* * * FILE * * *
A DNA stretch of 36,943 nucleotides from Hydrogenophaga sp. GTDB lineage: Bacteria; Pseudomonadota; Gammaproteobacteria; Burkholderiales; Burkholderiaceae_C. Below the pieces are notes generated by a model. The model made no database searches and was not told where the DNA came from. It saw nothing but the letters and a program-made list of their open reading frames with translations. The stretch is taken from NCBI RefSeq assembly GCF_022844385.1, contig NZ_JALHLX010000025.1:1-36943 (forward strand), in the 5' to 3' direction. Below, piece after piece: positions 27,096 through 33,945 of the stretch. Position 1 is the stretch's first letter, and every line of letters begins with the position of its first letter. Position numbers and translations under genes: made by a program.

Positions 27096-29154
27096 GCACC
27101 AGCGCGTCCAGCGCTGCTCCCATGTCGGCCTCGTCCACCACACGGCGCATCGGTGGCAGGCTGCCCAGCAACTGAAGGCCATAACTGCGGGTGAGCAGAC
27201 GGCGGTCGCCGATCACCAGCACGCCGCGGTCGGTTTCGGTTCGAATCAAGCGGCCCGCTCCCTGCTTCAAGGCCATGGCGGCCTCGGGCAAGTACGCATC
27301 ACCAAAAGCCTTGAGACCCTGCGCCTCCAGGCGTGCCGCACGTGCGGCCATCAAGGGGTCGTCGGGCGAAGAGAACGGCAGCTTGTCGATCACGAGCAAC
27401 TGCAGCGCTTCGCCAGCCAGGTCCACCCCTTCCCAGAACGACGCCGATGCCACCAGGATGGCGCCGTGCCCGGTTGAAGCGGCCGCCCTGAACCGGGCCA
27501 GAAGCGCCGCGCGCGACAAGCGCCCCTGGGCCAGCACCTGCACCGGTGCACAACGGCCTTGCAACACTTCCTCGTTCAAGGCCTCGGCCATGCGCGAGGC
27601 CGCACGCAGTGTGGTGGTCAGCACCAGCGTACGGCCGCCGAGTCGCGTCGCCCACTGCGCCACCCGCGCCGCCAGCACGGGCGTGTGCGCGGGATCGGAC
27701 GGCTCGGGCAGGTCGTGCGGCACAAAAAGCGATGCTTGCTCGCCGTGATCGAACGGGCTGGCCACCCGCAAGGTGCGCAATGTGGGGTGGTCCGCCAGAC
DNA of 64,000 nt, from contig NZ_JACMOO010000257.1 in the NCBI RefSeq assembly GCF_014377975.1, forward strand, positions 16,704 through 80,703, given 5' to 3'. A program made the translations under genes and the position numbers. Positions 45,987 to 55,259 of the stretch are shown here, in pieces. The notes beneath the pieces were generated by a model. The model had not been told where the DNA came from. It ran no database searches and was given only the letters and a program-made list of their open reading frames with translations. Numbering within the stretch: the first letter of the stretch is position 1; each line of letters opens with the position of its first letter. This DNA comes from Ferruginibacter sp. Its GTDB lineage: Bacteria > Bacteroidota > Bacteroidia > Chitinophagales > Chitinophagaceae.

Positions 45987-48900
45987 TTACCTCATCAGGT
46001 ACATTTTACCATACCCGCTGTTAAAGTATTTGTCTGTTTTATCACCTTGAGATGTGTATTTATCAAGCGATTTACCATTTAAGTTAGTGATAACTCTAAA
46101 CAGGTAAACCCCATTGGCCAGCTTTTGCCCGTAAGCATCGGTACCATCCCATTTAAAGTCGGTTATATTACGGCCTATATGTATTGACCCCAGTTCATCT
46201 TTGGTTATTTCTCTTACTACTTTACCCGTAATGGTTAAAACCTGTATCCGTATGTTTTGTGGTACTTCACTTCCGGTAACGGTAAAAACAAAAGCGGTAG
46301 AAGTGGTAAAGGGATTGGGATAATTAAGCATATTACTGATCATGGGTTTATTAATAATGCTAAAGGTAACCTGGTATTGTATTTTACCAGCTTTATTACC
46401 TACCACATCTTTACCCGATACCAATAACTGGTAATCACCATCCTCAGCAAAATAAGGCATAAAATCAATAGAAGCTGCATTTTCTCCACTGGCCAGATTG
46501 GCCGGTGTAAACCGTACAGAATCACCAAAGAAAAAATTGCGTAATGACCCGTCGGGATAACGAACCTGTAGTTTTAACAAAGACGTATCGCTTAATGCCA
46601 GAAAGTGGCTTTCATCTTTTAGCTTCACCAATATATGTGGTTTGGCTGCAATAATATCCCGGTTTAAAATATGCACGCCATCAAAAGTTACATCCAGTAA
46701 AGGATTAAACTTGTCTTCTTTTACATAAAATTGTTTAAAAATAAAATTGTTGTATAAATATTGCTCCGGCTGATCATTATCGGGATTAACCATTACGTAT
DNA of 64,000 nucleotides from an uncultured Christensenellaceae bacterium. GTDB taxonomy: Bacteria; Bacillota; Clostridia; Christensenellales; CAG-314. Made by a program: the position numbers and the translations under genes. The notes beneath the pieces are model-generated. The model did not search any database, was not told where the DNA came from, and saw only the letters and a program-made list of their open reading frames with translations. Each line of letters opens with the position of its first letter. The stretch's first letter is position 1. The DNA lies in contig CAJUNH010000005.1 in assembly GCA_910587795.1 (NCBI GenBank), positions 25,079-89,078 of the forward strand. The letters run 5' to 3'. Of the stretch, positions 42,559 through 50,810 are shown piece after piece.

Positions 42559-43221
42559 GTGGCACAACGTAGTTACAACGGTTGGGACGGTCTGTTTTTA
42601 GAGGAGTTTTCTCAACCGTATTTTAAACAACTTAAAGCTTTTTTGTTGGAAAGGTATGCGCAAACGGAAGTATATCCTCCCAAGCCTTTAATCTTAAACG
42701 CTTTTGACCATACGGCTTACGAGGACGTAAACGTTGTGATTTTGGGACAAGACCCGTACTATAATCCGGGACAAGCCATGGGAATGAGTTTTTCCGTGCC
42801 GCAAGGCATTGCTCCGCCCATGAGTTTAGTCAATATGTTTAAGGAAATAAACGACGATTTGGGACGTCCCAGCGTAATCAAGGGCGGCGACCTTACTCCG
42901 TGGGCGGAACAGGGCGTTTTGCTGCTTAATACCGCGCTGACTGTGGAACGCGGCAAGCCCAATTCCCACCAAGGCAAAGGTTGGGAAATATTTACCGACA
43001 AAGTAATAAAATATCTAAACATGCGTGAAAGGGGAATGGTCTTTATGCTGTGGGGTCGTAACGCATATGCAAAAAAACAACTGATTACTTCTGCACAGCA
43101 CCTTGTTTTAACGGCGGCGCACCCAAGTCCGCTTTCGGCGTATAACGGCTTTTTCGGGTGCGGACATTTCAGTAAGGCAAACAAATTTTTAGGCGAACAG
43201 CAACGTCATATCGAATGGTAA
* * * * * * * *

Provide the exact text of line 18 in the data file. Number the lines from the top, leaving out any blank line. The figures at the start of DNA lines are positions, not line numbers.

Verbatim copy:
46401 TACCACATCTTTACCCGATACCAATAACTGGTAATCACCATCCTCAGCAAAATAAGGCATAAAATCAATAGAAGCTGCATTTTCTCCACTGGCCAGATTG